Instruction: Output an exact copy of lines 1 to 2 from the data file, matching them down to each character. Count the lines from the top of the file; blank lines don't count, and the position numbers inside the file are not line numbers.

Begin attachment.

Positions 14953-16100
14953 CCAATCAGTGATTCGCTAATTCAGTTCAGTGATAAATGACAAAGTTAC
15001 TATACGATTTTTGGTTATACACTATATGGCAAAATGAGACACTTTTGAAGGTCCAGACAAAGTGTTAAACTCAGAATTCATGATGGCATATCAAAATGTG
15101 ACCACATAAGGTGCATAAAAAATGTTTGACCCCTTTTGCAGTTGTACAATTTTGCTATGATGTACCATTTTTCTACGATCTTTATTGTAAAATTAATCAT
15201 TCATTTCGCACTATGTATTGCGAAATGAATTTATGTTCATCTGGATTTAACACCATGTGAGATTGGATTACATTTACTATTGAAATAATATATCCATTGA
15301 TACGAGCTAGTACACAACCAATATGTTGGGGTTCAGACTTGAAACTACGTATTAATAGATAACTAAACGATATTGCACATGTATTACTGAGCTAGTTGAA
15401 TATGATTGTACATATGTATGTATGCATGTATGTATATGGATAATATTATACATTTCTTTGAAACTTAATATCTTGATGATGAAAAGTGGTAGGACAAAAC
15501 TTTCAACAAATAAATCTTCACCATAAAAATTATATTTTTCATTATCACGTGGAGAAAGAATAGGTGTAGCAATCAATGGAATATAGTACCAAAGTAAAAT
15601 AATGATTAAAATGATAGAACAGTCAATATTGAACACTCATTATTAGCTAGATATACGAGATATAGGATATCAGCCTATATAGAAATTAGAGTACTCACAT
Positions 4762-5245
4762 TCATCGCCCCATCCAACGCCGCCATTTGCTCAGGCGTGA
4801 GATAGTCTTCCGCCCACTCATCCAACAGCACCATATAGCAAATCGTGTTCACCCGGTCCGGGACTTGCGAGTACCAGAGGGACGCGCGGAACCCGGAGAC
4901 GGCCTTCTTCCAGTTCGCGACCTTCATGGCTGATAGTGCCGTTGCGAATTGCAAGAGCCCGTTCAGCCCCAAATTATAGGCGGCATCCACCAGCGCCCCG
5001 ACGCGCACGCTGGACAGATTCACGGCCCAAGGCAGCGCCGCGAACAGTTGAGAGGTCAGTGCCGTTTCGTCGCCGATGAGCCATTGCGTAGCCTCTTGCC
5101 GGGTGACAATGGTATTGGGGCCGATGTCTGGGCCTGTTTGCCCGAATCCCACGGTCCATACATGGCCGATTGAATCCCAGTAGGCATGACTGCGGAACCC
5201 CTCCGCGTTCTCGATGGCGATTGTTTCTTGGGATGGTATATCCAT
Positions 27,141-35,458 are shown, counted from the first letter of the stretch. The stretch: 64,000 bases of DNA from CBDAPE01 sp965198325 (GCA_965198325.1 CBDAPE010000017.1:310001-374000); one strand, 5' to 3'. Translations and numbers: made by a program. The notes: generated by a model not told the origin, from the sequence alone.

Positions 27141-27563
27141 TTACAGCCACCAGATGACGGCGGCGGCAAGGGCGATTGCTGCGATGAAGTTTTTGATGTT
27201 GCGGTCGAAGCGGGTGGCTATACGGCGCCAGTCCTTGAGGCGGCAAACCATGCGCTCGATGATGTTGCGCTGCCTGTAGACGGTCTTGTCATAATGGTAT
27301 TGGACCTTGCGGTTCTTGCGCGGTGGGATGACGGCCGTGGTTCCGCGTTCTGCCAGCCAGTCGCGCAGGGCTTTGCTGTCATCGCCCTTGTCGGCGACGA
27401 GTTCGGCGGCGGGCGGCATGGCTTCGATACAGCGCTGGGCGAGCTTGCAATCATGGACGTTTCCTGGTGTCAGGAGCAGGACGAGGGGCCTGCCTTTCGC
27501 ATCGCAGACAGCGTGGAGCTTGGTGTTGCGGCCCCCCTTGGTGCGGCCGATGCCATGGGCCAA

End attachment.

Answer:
Positions 14953-16100
14953 CCAATCAGTGATTCGCTAATTCAGTTCAGTGATAAATGACAAAGTTAC